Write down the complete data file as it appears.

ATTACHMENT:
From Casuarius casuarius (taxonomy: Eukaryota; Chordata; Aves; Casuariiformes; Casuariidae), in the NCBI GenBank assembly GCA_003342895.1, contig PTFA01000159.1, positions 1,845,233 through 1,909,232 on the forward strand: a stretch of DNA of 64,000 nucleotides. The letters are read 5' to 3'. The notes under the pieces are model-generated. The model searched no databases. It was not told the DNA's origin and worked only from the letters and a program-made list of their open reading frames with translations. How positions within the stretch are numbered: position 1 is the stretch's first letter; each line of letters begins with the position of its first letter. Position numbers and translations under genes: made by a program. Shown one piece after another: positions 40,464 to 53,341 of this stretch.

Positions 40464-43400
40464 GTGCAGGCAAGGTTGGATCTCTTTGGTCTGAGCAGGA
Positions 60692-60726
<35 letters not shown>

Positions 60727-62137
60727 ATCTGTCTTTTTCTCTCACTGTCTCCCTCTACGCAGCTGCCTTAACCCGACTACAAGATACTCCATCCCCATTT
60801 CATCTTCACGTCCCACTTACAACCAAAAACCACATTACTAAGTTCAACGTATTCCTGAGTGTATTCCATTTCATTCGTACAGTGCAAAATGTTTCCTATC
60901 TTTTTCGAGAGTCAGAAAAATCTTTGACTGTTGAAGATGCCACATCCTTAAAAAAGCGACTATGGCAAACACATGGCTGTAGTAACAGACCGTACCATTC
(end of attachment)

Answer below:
From Casuarius casuarius (taxonomy: Eukaryota; Chordata; Aves; Casuariiformes; Casuariidae), in the NCBI GenBank assembly GCA_003342895.1, contig PTFA01000159.1, positions 1,845,233 through 1,909,232 on the forward strand: a stretch of DNA of 64,000 nucleotides. The letters are read 5' to 3'. The notes under the pieces are model-generated. The model searched no databases. It was not told the DNA's origin and worked only from the letters and a program-made list of their open reading frames with translations. How positions within the stretch are numbered: position 1 is the stretch's first letter; each line of letters begins with the position of its first letter. Position numbers and translations under genes: made by a program. Shown one piece after another: positions 40,464 to 53,341 of this stretch.

Positions 40464-43400
40464 GTGCAGGCAAGGTTGGATCTCTTTGGTCTGAGCAGGA
Positions 60692-60726
<35 letters not shown>

Positions 60727-62137
60727 ATCTGTCTTTTTCTCTCACTGTCTCCCTCTACGCAGCTGCCTTAACCCGACTACAAGATACTCCATCCCCATTT
60801 CATCTTCACGTCCCACTTACAACCAAAAACCACATTACTAAGTTCAACGTATTCCTGAGTGTATTCCATTTCATTCGTACAGTGCAAAATGTTTCCTATC
60901 TTTTTCGAGAGTCAGAAAAATCTTTGACTGTTGAAGATGCCACATCCTTAAAAAAGCGACTATGGCAAACACATGGCTGTAGTAACAGACCGTACCATTC